25 years of epidermal stem cell research.

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    This is a chronicle of concepts in the field of epidermal stem cell biology and a historic look at their development over time. The past 25 years have seen the evolution of epidermal stem cell science, from first fundamental studies to a sophisticated science. The study of epithelial stem cell biology was aided by the ability to visualize the distribution of stem cells and their progeny through lineage analysis studies. The excellent progress we have made in understanding epidermal stem cell biology is discussed in this article. The challenges we still face in understanding epidermal stem cells include defining molecular markers for stem and progenitor sub-populations, determining the locations and contributions of the different stem cell niches, and mapping regulatory pathways of epidermal stem cell proliferation and differentiation. However, our rapidly evolving understanding of epidermal stem cells has many potential uses that promise to translate into improved patient therapy

    The developmental cell biology of Trypanosoma brucei

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    Trypanosoma brucei provides an excellent system for studies of many aspects of cell biology, including cell structure and morphology, organelle positioning, cell division and protein trafficking. However, the trypanosome has a complex life cycle in which it must adapt either to the mammalian bloodstream or to different compartments within the tsetse fly. These differentiation events require stage-specific changes to basic cell biological processes and reflect responses to environmental stimuli and programmed differentiation events that must occur within a single cell. The organization of cell structure is fundamental to the trypanosome throughout its life cycle. Modulations of the overall cell morphology and positioning of the specialized mitochondrial genome, flagellum and associated basal body provide the classical descriptions of the different life cycle stages of the parasite. The dependency relationships that govern these morphological changes are now beginning to be understood and their molecular basis identified. The overall picture emerging is of a highly organized cell in which the rules established for cell division and morphogenesis in organisms such as yeast and mammalian cells do not necessarily apply. Therefore, understanding the developmental cell biology of the African trypanosome is providing insight into both fundamentally conserved and fundamentally different aspects of the organization of the eukaryotic cell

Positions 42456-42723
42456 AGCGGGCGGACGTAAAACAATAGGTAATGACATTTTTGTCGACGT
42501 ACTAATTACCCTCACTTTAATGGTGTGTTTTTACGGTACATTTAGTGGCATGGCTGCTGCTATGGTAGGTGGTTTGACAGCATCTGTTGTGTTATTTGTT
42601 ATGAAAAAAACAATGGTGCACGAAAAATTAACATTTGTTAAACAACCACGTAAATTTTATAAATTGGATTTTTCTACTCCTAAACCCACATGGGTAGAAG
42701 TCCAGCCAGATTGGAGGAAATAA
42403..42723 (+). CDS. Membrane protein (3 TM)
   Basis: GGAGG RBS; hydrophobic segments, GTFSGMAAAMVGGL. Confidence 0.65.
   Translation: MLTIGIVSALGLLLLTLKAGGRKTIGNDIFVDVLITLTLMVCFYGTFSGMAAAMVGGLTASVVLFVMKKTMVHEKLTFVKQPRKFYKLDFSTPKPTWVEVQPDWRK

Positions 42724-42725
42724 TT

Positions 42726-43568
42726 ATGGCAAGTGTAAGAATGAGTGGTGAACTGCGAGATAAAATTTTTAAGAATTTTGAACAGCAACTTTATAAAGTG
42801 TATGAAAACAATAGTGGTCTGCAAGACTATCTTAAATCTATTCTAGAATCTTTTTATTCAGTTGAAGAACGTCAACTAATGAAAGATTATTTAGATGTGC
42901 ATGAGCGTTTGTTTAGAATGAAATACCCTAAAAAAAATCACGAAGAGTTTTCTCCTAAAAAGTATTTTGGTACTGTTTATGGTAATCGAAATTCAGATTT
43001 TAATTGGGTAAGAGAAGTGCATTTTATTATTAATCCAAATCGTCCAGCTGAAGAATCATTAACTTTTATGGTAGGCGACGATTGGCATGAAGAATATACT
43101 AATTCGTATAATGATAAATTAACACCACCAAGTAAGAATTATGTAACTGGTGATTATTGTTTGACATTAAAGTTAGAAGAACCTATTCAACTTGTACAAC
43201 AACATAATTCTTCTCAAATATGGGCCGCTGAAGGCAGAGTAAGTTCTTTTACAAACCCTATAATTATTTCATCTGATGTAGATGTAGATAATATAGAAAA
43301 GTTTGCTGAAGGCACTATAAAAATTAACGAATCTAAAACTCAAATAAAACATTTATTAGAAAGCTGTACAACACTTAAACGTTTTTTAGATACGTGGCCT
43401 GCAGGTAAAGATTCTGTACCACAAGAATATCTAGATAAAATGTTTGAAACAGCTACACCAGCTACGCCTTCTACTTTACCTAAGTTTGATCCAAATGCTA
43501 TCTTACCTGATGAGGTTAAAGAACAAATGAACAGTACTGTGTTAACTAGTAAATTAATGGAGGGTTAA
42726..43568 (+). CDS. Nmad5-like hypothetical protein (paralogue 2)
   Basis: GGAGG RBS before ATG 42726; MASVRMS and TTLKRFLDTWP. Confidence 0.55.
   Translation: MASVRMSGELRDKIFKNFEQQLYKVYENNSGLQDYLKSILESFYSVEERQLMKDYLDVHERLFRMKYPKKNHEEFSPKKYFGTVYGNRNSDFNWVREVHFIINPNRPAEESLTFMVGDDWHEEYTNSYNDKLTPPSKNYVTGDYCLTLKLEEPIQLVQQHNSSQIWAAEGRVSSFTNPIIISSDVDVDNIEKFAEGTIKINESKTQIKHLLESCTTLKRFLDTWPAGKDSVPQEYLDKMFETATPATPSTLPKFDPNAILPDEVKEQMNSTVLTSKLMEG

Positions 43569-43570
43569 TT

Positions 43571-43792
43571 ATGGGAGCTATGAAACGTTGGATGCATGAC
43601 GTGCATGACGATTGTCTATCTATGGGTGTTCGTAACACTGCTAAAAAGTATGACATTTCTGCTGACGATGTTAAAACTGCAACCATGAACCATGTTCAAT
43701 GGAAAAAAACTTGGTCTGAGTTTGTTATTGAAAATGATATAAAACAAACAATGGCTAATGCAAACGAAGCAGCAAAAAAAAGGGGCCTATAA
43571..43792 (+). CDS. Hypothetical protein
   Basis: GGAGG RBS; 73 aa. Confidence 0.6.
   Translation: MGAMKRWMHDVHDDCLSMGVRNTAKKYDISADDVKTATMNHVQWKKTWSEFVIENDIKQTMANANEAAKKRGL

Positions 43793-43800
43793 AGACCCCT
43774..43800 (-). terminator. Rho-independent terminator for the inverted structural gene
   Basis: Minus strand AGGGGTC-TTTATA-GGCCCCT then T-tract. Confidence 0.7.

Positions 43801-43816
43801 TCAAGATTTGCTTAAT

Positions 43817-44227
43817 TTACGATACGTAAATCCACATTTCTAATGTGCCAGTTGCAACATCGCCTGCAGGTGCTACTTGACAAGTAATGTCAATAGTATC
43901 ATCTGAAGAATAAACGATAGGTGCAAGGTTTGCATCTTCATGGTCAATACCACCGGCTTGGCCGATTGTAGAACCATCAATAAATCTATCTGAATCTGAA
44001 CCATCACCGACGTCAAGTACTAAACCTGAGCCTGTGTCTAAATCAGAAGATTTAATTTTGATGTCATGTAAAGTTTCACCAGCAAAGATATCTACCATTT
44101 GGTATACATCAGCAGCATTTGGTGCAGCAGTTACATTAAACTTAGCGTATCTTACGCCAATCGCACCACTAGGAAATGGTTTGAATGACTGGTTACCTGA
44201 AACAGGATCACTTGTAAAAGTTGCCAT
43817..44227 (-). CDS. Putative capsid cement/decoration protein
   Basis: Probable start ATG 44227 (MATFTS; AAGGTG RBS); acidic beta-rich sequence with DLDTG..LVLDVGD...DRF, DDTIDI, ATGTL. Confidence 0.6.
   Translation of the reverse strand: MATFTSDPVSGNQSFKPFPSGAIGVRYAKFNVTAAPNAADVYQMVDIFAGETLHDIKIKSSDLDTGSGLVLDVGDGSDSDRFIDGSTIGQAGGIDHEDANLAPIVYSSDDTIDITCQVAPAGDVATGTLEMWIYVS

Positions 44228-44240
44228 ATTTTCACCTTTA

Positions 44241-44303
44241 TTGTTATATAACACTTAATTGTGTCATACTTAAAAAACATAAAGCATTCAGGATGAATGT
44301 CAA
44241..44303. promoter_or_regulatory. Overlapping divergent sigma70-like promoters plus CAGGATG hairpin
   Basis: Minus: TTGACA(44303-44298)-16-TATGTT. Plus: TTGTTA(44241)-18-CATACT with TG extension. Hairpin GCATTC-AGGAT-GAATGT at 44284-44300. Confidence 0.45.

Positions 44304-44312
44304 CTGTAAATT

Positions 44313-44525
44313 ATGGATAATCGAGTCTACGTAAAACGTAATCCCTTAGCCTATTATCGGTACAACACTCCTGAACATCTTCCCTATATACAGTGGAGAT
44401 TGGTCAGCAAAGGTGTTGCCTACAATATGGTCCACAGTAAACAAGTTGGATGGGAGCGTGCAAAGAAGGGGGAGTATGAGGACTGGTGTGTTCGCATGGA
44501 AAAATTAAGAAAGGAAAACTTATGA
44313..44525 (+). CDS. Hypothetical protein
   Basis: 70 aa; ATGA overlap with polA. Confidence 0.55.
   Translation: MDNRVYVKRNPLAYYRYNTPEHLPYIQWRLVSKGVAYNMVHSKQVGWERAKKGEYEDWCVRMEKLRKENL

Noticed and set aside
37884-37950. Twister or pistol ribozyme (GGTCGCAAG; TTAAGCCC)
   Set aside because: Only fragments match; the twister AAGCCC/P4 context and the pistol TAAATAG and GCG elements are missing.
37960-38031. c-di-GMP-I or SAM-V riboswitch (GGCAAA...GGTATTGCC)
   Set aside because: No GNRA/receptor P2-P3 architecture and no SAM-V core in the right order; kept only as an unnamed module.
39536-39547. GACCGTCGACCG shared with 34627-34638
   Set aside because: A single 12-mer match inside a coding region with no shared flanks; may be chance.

Visualisation of the information resources for cell biology

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    Intelligent multimodal interfaces can facilitate scientists in utilising available information resources. Combining scientific visualisations with interactive and intelligent tools can help create a “habitable” information space. Development of such tools remains largely iterative. We discuss an ongoing implementation of intelligent interactive visualisation of information resources in cell biology